There are a number of advantages to a legal separation over a divorce. There are also substantial costs and a number of disadvantages. Whether or not a legal separation will make sense for a particular married couple will largely depend on the reasons for the legal separation instead of a divorce.
Questionable Reasons for Legal Separation
Let’s begin with an invalid reason for a legal separation, and what is more often than not the only reason. Parties may wish to have a trial separation prior to a full-fledged divorce.
This is not alone a good basis for a legal separation for several reasons. First, an informal separation (meaning one of the parties moves out) can be just as effective for purposes of a trial separation in that it gives the parties some space from each other and allows them to try living on their own.
Second, the legal process required for a legal separation is substantially similar to that required for a divorce, which means that it takes just as long and can be just as expensive as a divorce.
Third, if there is a possibility of reconciliation, then it is often better to try an informal separation with counseling than a legal separation. The legal separation process itself may cause stress, conflict and significant financial burdens. In the end the stress of the legal process associated with a legal separation may be the very thing that pushes the couple toward divorce when the parties may have had the opposite in mind when beginning the legal separation process.
Good Reasons for Legal Separation
Religious Beliefs: There are some very good reasons for a legal separation beyond a trial period of separation. The parties may have religious beliefs that weigh against a divorce. This may well be sufficient grounds for the legal separation.
Division of Property and Debt: One or both parties may wish to divide their property and debt. A legal separation ends, much like a divorce, with a binding division of property and debt. There may be a variety of reasons for wishing to divide property and debt. The most common is the growing debt of one of the parties.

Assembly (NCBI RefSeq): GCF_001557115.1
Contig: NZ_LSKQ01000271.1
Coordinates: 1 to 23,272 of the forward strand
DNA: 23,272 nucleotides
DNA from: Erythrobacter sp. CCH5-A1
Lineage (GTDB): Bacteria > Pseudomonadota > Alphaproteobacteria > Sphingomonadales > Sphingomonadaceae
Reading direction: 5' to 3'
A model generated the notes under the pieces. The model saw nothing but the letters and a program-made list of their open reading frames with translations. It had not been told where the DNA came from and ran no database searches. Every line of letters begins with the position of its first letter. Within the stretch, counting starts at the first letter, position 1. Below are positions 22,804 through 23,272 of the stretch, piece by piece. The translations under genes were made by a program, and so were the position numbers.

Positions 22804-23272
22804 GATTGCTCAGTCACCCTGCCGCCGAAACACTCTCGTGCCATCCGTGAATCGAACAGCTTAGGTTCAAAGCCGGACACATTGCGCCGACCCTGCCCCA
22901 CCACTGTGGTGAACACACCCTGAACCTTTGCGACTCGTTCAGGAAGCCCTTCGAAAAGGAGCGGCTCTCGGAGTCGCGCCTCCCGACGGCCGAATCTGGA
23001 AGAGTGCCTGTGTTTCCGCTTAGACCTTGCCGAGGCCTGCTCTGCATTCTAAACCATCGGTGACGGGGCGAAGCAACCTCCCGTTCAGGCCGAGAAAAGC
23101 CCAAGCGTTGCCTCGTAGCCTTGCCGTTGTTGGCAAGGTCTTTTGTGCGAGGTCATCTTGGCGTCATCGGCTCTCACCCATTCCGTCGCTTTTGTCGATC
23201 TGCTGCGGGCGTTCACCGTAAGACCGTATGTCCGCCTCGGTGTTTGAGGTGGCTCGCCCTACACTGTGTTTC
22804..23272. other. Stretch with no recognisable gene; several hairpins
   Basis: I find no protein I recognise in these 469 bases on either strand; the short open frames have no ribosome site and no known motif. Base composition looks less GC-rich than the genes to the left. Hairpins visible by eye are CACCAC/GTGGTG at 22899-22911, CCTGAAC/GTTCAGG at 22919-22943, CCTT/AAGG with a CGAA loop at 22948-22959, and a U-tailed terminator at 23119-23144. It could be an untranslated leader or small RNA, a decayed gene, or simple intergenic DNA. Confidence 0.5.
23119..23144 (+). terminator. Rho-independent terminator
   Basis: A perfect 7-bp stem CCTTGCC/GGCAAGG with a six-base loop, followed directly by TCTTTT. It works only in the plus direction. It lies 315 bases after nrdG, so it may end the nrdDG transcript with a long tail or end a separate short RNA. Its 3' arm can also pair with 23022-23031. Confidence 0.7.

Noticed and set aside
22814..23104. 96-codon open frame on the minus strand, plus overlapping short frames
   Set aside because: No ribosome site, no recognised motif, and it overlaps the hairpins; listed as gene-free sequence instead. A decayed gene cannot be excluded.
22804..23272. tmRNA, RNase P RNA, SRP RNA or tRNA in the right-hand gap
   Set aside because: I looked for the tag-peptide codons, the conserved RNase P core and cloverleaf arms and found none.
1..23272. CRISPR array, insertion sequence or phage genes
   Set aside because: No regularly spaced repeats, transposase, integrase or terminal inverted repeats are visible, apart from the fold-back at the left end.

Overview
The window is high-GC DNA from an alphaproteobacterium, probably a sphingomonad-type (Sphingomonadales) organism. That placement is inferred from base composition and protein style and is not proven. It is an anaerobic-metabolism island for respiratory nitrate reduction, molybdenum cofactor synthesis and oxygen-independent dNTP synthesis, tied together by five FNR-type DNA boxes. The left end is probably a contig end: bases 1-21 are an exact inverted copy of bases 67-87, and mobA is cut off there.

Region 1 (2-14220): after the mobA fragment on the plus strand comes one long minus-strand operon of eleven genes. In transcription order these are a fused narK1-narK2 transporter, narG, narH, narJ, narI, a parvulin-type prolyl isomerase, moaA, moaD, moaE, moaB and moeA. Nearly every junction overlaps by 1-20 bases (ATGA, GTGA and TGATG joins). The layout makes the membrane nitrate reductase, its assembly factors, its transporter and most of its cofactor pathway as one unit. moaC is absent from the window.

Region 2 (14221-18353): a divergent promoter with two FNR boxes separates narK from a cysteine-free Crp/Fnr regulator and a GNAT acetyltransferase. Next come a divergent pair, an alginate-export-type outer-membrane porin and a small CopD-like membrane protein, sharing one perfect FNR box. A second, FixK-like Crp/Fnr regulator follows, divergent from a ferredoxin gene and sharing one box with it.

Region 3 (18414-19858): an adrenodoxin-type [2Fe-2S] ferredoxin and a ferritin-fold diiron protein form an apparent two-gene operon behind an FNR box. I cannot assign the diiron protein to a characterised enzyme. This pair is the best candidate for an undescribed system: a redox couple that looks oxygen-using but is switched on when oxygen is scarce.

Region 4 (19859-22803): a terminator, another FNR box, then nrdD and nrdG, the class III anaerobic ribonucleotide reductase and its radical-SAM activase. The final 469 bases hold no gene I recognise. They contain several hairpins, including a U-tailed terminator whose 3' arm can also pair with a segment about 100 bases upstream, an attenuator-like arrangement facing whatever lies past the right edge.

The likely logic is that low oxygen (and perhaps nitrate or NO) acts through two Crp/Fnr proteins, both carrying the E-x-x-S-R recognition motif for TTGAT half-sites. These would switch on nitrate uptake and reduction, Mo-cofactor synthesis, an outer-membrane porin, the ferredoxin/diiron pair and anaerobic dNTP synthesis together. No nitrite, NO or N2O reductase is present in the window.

This could be the result of a host of reasons with the a fairly common reason these days being medical expenses. It might also be that one of the parties is simply financially irresponsible and the other party does not wish to take on the financial burdens of those excesses.
Health Insurance: Perhaps the most common reason for a legal separation is health insurance. In case of divorce, the co-insured will most often not be allowed to remain on the insurance plan beyond a grace period which is usually not longer than 6 months and sometimes there may be no grace period at all.
With the current economic climate and the extraordinary costs of health insurance, this could be reason enough for a legal separation. This is particularly true of older parties where replacement insurance will be substantially more expensive due to preexisting conditions. The inability to obtain health insurance for someone with a serious medical condition, quite literally, may make the decision to pursue a legal separation a life and death decision.
Make Sure a Legal Separation is Right for You
There are other reasons for a legal separation beyond those stated above. There are also numerous disadvantages to a legal separation that might arise depending on the circumstances.
One very important consideration that should be kept in mind is the costs of the legal separation. The costs are comparable to a divorce and will be duplicated to a large degree in case divorce becomes necessary.
All of these should be explored with an experienced divorce and family law attorney before making this important decision.